Zimmerer and his sister created a business plan out of Zimmerer’s thesis for Wyoming University’s 10K Business Plan Competition. 

“We beat out 20 other teams with our winery business plan, and that gave us a little seed money to get going,” Zimmerer said. “We had about a four-month window where we just quickly became a winery, without any clue what we were doing.”

Rows of grapevines grow fruit for Mustang Mountain Winery. (Courtesy Photo)

Going Grapes Means Going The Distance

Laffin’s Mustang Mountain and Zimmerer’s Table Mountain are the only two wineries Vardiman knows of in the Cowboy State that grow their own grapes and make their own wines. 

There are other wineries, but most don’t try to grow their own grapes. 

Both Laffin and Zimmerer have had to travel a bit to learn to become vintners, on top of the learning curve that comes with growing grapes in Wyoming.

“We went and got a home wine kit,” Zimmerer recalled. “I don’t even remember where, Cheyenne or Denver or somewhere. Then we did a lot of work with University of Nebraska and their association.”

Laffin, meanwhile, is getting a winemaker’s certification through Texas Tech University. That’s allowed her to tour a few wineries in Texas, and she’s also visited a few in Montana.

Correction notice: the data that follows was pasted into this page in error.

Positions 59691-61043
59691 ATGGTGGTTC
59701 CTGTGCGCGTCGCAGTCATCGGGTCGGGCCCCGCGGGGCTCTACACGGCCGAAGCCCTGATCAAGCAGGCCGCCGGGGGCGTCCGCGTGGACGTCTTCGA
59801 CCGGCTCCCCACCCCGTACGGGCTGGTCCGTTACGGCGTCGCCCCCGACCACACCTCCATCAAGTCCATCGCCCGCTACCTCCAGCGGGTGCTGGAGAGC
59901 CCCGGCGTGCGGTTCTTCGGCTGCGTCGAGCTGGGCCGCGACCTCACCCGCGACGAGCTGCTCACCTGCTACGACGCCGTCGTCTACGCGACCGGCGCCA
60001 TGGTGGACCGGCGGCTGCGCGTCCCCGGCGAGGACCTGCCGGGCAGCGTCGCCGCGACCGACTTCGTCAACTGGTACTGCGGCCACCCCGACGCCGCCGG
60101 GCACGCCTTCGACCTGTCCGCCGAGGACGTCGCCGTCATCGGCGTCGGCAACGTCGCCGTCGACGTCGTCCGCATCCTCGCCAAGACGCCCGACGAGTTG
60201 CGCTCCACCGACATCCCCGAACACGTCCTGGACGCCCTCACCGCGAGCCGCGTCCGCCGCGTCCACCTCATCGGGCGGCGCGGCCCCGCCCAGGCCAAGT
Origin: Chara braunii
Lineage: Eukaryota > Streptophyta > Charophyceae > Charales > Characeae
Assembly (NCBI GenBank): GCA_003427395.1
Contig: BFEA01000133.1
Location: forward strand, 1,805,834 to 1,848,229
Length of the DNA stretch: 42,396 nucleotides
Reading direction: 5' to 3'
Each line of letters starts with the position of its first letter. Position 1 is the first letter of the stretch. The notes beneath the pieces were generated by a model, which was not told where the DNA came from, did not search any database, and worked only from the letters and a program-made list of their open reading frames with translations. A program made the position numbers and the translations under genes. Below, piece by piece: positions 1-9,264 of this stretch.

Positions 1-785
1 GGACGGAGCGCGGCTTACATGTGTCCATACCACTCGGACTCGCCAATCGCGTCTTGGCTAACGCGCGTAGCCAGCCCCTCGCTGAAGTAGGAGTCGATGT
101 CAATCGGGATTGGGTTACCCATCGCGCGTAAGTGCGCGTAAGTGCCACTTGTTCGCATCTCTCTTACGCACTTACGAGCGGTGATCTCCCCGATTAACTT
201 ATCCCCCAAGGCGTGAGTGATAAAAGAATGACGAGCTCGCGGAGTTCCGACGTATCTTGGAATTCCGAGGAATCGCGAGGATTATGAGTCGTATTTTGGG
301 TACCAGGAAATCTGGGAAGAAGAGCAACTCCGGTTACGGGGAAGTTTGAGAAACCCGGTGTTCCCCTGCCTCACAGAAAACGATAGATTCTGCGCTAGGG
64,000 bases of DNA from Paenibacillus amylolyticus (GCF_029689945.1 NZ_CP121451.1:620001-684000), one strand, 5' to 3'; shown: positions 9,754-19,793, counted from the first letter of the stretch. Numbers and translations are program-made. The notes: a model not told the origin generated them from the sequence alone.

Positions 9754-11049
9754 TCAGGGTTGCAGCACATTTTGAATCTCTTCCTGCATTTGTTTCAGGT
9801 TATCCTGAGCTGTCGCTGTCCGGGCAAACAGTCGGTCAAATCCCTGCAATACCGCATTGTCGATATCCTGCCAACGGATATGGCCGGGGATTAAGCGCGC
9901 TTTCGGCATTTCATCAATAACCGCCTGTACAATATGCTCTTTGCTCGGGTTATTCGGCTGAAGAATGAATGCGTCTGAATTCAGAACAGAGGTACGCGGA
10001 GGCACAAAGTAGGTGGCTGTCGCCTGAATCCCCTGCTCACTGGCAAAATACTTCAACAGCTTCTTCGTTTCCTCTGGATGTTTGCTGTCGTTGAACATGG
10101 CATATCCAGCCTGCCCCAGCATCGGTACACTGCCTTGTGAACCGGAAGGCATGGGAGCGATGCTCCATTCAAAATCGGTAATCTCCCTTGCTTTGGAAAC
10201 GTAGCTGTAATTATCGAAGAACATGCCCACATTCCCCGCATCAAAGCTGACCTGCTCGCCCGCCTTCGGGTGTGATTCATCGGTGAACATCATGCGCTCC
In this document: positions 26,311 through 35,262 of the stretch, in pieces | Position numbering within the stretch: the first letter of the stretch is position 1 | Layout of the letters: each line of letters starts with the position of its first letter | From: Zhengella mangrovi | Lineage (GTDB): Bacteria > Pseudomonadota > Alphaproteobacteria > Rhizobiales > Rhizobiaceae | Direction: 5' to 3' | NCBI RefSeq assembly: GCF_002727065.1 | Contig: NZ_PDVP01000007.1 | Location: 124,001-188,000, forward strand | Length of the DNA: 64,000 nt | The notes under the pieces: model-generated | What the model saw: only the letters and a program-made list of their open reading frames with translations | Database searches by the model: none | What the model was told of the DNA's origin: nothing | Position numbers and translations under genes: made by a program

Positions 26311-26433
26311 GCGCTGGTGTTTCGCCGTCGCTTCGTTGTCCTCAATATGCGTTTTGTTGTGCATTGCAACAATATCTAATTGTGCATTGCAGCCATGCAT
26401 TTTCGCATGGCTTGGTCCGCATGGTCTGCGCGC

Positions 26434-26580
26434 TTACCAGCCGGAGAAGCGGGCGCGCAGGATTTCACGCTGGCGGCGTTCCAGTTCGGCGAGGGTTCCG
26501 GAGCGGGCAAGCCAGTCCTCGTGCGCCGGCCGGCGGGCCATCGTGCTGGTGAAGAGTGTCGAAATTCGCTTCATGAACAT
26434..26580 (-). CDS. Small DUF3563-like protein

As both have discovered, there aren’t many local resources for growers who want to become vintners, but by remaining small and vertically integrating their operations, they’ve still managed to create profitable enterprises in Wyoming —despite the lack of logistical resources and supply.

That suggests the potential for more wineries is out there, but both will be the first to admit that grape growing is a lot of work, even if owning a winery is kind of fun.

“But anybody who wants to grow, we definitely really kind of work with them, or at least tell them what not to do,” Zimmerer said.

A few growers around Zimmerer have tried his idea for grapes in the pivot corner. That provides him with an extra source of Wyoming grapes to buy for his winery.

Vardiman, too, is ready to be a resource for those who are persistent enough to want to grow their own grapes in Wyoming.

“I’m not necessarily trying to grow a grape industry in Wyoming,” he said. “My focus is on sharing the knowledge and information collected at the research centers with grape enthusiasts and novice growers in Wyoming, which provides them the best opportunity of being successful at growing grapes.”

In the Wine Box

Table Mountain Winery has in the past stocked its wines at DT’s and Vino’s in Cheyenne, as well as Town and Country on occasion. There’s also a satellite tasting room in Casper, as well as a retail shop at the winery. Other locations may be stocked in the future but have not yet been determined. The winery offers occasional events, like paint and sips.

Mustang Mountain Winery 

Wines from here are offered online or at the winery.

The online store is taken down once the wines have sold out. Wines produced include a Malbec, Palomino, Forntenac and a Rose. By summer, they’ll have bottled their Brianna, La Crescent and a Summer Blend. They also plan to have some European-style hard apple cider for sale soon.

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Renée Jean

Business and Tourism Reporter